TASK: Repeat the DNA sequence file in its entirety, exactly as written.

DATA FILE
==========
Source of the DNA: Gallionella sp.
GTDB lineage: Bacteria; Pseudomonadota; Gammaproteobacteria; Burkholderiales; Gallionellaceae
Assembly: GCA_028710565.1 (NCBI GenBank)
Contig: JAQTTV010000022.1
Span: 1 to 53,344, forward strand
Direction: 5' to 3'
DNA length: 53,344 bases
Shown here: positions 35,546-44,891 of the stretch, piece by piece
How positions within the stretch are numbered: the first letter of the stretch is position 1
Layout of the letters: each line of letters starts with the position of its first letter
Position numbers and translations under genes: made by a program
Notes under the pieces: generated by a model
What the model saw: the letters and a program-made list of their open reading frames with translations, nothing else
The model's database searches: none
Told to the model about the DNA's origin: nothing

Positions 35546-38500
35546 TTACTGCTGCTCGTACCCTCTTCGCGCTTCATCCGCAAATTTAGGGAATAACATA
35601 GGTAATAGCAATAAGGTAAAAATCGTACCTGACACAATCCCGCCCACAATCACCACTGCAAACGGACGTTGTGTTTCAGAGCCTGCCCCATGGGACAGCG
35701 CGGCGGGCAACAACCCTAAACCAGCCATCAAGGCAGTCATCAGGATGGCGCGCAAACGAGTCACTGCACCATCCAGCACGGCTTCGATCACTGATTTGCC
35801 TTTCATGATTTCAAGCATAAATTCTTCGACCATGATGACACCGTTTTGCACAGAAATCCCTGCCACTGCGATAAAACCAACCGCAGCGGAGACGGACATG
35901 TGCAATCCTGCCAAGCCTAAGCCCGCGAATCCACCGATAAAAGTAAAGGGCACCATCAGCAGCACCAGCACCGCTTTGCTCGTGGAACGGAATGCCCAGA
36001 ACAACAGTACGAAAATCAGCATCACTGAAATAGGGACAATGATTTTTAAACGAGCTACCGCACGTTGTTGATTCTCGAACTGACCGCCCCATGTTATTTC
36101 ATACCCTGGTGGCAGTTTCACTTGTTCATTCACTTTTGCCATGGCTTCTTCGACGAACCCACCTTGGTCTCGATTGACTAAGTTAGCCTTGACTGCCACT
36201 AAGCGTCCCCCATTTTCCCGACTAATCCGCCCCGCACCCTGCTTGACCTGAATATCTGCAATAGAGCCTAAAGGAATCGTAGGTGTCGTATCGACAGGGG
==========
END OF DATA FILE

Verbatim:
Source of the DNA: Gallionella sp.
GTDB lineage: Bacteria; Pseudomonadota; Gammaproteobacteria; Burkholderiales; Gallionellaceae
Assembly: GCA_028710565.1 (NCBI GenBank)
Contig: JAQTTV010000022.1
Span: 1 to 53,344, forward strand
Direction: 5' to 3'
DNA length: 53,344 bases
Shown here: positions 35,546-44,891 of the stretch, piece by piece
How positions within the stretch are numbered: the first letter of the stretch is position 1
Layout of the letters: each line of letters starts with the position of its first letter
Position numbers and translations under genes: made by a program
Notes under the pieces: generated by a model
What the model saw: the letters and a program-made list of their open reading frames with translations, nothing else
The model's database searches: none
Told to the model about the DNA's origin: nothing

Positions 35546-38500
35546 TTACTGCTGCTCGTACCCTCTTCGCGCTTCATCCGCAAATTTAGGGAATAACATA
35601 GGTAATAGCAATAAGGTAAAAATCGTACCTGACACAATCCCGCCCACAATCACCACTGCAAACGGACGTTGTGTTTCAGAGCCTGCCCCATGGGACAGCG
35701 CGGCGGGCAACAACCCTAAACCAGCCATCAAGGCAGTCATCAGGATGGCGCGCAAACGAGTCACTGCACCATCCAGCACGGCTTCGATCACTGATTTGCC
35801 TTTCATGATTTCAAGCATAAATTCTTCGACCATGATGACACCGTTTTGCACAGAAATCCCTGCCACTGCGATAAAACCAACCGCAGCGGAGACGGACATG
35901 TGCAATCCTGCCAAGCCTAAGCCCGCGAATCCACCGATAAAAGTAAAGGGCACCATCAGCAGCACCAGCACCGCTTTGCTCGTGGAACGGAATGCCCAGA
36001 ACAACAGTACGAAAATCAGCATCACTGAAATAGGGACAATGATTTTTAAACGAGCTACCGCACGTTGTTGATTCTCGAACTGACCGCCCCATGTTATTTC
36101 ATACCCTGGTGGCAGTTTCACTTGTTCATTCACTTTTGCCATGGCTTCTTCGACGAACCCACCTTGGTCTCGATTGACTAAGTTAGCCTTGACTGCCACT
36201 AAGCGTCCCCCATTTTCCCGACTAATCCGCCCCGCACCCTGCTTGACCTGAATATCTGCAATAGAGCCTAAAGGAATCGTAGGTGTCGTATCGACAGGGG